Tax time reminds us of Ben Franklin’s most famous quote: “In this world nothing can be said to be certain, except death and taxes.” If we could add a third certainty, it would be tax protests. Americans have always grumbled and chafed under the necessity of taxes. This year, Americans in several cities protested our tax policy, citing our most famous tax protest: the Boston Tea Party.
In 1773, colonists destroyed 9,000 pounds of tea rather than allow the British government to obtain tax revenues on its sale. The immediate issue was taxes, but the underlying concern was the right for self-government. Parliament was taxing the colonies without any representatives from the colonies speaking on their behalf.
While historical accounts focus on the actions of the protesters—dressing as Mohawk Indians or simply blacking their faces with coal dust to avoid identification—the significance of the Tea Party arises from the events that followed. The royalist governor closed the port of Boston until the city paid the anticipated tax revenues. The colonies responded by uniting behind Boston. Colonists throughout America began a widespread boycott of British imports. More important, New England towns sent food and supplies to Boston. Citizens stood behind the city and its opposition to the royal governor.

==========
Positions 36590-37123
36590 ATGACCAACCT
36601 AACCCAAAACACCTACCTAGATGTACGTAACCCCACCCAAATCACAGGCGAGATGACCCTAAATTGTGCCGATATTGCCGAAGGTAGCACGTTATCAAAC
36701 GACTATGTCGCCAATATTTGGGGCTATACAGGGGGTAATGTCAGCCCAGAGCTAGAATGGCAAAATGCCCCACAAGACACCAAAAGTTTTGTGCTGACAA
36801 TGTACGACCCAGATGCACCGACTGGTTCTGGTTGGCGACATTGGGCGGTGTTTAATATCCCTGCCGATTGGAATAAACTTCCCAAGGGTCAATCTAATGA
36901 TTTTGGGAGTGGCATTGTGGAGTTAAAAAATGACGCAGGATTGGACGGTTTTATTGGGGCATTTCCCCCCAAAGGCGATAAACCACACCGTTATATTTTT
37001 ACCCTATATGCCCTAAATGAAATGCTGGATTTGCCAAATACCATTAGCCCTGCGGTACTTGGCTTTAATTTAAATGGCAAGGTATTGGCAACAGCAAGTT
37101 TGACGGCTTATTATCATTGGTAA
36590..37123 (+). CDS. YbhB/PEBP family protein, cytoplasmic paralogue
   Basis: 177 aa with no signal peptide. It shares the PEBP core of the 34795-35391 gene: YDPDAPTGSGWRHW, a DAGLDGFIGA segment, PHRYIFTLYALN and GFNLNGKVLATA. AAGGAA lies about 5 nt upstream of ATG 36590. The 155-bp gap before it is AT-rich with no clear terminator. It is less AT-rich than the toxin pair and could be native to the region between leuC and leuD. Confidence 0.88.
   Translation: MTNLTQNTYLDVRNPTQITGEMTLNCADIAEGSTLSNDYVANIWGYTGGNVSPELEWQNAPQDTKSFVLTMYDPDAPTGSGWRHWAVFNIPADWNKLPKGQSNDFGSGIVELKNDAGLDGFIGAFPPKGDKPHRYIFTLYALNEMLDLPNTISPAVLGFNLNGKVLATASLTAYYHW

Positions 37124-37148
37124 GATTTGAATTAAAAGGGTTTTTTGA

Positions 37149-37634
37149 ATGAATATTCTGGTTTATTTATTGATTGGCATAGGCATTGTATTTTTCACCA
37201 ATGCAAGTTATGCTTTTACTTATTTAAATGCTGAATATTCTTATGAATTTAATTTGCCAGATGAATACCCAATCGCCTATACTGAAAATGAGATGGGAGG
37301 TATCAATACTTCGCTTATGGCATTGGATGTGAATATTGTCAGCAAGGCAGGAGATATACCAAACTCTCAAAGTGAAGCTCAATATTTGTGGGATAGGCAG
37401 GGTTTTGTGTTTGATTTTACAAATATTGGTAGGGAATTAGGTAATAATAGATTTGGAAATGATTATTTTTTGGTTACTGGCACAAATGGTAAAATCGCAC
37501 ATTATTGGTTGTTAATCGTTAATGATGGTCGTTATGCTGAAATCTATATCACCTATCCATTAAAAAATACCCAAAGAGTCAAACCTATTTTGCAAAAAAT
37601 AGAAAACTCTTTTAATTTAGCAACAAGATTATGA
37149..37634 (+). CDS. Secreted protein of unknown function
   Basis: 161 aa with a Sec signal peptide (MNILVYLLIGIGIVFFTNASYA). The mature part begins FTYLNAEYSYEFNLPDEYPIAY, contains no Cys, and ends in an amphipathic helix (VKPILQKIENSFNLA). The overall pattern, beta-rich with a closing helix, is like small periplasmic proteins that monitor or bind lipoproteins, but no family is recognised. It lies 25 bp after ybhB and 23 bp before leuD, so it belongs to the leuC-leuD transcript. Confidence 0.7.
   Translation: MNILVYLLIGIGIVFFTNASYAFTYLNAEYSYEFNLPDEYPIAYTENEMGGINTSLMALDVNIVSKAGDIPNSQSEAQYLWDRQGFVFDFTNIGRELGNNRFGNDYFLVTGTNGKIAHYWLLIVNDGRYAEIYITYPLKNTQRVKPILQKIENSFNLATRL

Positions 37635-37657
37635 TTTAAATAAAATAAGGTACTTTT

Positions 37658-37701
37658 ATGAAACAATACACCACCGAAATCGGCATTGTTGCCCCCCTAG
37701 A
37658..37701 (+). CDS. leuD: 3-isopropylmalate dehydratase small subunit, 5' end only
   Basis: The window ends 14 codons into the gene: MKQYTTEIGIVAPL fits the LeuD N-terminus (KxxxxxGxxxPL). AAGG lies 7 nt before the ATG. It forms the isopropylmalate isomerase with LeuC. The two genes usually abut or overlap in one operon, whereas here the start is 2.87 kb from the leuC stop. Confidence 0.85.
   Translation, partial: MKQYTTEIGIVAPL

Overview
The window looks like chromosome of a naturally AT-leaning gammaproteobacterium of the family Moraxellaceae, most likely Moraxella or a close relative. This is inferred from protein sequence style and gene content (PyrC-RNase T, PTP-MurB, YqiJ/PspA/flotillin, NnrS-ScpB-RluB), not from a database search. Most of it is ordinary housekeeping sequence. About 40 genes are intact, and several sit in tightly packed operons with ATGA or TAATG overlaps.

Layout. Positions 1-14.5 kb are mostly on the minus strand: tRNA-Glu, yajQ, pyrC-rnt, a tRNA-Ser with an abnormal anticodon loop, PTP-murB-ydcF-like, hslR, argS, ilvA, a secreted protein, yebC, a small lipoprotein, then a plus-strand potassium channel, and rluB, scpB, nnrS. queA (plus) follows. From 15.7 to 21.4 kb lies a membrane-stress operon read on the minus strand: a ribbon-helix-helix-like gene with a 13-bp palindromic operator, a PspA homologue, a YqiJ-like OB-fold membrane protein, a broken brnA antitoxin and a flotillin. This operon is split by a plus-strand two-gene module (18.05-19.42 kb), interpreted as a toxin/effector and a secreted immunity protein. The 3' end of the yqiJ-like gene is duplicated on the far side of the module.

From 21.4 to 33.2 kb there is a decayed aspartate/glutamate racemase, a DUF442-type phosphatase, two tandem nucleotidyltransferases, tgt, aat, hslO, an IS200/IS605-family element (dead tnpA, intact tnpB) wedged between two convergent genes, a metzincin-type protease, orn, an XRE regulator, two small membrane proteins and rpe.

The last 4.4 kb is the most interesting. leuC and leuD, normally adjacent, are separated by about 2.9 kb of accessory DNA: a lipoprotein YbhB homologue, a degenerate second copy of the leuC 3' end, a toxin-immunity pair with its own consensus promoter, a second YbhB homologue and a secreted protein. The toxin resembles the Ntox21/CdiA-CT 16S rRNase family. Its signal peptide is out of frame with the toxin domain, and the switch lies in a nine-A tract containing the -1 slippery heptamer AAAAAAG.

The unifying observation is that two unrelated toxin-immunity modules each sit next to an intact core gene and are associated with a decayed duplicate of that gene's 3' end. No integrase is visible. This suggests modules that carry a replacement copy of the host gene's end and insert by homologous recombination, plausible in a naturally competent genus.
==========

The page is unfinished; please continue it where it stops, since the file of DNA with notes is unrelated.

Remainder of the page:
The revolution that followed was partly due to British obstinacy, but more directly to the unity of the colonies. While the Sons of Liberty dumped tea into Boston Harbor out of the fears of Boston’s taxpayers and merchants, the revolution arose from the unity and hope of the young nation.